Trump's presidential campaign promised to increase oversight of our H-1B and L-1 visa programmes.
The Trump administration is working on a comprehensive immigration reform, the White House said today but declined to comment on whether changes would be made in the H-1B work visa programme, popular among Indian IT professionals, before April 3.
The White House was responding to a question on possible changes in the H-1B visas through an executive order before April 3 when the US Citizenship and Immigration Services starts accepting application for the next fiscal year beginning October 1, 2017.
"I think we've talked about immigration in the past I think there's an entire comprehensive process that's being looked at both in terms of how we're preventing illegal immigration and then what we're doing about legal immigration, whether it's H-1Bs or K-1 or other visas that exist within the system," White House Press Secretary Sean Spicer told reporters at his daily news conference.
Meanwhile, five US universities later this week will launch a Global Entrepreneur-in-Residence (EIR) programmes which is aimed at retaining foreign-born founders through the
These universities are - Northwestern University, Loyola University, DePaul University, Columbia College Chicago and Illinois Institute of Technology.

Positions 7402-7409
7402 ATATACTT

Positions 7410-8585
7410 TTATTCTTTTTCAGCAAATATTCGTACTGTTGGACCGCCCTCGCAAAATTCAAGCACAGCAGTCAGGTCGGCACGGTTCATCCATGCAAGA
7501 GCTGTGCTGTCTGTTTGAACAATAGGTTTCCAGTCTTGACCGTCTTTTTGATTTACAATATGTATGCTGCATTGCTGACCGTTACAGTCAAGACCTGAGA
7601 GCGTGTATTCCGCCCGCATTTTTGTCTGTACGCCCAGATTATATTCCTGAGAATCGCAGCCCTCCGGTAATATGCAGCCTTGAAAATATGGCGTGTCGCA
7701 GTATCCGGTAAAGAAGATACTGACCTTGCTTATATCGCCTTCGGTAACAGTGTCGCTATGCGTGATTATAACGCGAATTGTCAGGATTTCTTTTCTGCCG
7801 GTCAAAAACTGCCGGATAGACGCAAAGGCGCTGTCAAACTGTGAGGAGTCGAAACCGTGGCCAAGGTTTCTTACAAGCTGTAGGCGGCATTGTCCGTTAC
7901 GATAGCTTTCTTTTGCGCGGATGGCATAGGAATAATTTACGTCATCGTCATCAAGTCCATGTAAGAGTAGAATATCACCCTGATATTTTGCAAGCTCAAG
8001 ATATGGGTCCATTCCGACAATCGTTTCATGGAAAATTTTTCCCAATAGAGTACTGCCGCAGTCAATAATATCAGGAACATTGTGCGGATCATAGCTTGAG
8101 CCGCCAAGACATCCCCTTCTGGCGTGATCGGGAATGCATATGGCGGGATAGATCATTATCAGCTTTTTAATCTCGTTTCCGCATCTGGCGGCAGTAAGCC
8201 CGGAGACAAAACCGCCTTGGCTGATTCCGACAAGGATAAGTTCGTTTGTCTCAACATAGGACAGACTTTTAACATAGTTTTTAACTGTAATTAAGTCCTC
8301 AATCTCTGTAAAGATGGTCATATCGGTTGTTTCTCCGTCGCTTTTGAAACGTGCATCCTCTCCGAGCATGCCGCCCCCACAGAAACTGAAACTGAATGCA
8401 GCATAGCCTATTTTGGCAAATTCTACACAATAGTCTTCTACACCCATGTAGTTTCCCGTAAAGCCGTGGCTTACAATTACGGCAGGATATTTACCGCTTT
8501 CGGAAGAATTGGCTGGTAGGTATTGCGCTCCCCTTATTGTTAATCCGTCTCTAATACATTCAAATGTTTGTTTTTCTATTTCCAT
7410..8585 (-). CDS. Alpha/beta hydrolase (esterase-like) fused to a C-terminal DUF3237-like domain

These universities would take advantage of provision of H-1B in which higher educational institutes are exempted from the Congressional mandated 85,000 visas in this category.
Several other universities - University of Colorado - Boulder and City University - New York - have launched similar programmes.
San Jose State University, University of Missouri-St Louis, the University of Alaska in Anchorage and Alaska Pacific University are also creating similar programmes.
During his presidential campaign, Trump had promised to increase oversight of our H-1B and L-1 visa programmes that are used widely by Indian tech companies.
The H1B visa is a non-immigrant visa that allows American firms to employ foreign workers in occupations that require theoretical or technical expertise. The technology companies depend on it to hire tens of thousands of employees each year.(This story has not been edited by NDTV staff and is auto-generated from a syndicated feed.)